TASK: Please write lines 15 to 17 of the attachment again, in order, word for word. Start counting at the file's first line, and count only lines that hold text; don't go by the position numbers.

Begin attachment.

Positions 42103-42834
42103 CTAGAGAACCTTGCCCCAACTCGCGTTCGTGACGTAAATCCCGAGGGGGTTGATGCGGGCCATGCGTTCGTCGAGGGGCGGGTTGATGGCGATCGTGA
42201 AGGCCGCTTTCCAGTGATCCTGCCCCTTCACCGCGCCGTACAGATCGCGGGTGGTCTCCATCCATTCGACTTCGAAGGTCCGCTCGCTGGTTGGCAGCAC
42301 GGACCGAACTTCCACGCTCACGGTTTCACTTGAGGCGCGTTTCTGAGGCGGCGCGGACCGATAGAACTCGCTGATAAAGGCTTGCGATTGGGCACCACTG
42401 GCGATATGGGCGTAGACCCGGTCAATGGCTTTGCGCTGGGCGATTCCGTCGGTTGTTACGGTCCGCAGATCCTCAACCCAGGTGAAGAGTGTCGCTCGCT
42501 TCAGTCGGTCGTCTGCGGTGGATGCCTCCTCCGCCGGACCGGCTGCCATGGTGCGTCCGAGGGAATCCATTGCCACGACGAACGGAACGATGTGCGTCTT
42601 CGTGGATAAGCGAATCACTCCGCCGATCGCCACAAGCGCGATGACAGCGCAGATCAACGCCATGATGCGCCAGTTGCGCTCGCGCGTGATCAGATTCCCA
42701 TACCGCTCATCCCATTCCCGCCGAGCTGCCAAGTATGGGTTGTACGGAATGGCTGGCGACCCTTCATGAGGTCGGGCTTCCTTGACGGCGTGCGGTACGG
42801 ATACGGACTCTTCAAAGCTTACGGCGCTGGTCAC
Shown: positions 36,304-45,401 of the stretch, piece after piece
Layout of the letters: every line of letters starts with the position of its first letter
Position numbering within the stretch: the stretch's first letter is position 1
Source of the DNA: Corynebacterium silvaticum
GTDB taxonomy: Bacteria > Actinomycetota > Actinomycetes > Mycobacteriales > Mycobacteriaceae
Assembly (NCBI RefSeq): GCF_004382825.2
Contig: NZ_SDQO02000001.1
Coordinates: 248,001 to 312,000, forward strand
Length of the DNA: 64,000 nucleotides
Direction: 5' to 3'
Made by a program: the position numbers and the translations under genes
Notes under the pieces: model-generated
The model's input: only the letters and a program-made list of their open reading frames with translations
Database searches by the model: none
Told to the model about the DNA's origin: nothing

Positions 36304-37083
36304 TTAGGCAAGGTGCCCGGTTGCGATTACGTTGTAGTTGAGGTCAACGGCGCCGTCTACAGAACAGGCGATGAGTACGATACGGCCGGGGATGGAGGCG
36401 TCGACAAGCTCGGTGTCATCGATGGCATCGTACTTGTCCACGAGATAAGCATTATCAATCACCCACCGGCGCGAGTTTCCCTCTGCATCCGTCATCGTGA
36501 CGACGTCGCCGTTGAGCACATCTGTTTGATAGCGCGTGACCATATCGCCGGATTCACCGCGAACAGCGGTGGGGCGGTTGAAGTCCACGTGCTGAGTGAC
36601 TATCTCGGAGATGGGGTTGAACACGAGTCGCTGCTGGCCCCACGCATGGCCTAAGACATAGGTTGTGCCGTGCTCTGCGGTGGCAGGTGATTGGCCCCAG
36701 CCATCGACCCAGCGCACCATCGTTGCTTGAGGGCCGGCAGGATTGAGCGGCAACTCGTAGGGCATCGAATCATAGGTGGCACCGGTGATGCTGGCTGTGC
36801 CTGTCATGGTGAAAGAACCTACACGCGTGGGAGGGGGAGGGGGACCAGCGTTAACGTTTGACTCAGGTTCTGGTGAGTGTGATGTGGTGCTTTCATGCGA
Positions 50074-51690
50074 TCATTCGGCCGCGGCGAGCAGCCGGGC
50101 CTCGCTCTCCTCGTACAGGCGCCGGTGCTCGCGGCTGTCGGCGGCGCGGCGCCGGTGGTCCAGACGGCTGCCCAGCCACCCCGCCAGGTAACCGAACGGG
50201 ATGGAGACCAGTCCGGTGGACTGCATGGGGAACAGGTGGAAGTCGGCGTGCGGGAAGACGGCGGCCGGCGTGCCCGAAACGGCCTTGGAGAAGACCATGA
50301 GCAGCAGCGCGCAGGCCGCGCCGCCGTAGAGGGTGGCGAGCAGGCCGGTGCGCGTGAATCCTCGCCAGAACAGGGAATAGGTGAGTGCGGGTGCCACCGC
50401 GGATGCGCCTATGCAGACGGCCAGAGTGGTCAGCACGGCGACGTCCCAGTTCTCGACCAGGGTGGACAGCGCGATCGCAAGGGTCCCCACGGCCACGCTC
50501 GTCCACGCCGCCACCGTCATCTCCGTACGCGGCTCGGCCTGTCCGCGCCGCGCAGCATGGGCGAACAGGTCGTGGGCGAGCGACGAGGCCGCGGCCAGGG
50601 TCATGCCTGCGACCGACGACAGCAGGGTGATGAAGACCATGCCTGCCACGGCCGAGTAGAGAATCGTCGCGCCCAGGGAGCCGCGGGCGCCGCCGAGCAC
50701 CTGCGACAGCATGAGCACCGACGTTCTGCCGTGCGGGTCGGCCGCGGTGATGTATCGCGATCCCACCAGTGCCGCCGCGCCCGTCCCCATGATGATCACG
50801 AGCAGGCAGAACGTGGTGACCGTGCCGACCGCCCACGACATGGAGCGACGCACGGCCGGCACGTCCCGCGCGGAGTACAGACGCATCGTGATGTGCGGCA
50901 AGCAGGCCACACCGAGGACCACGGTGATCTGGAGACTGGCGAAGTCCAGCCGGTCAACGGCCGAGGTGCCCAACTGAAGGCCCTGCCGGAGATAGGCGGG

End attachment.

Assembly (NCBI RefSeq): GCF_004382825.2
Contig: NZ_SDQO02000001.1
Coordinates: 248,001 to 312,000, forward strand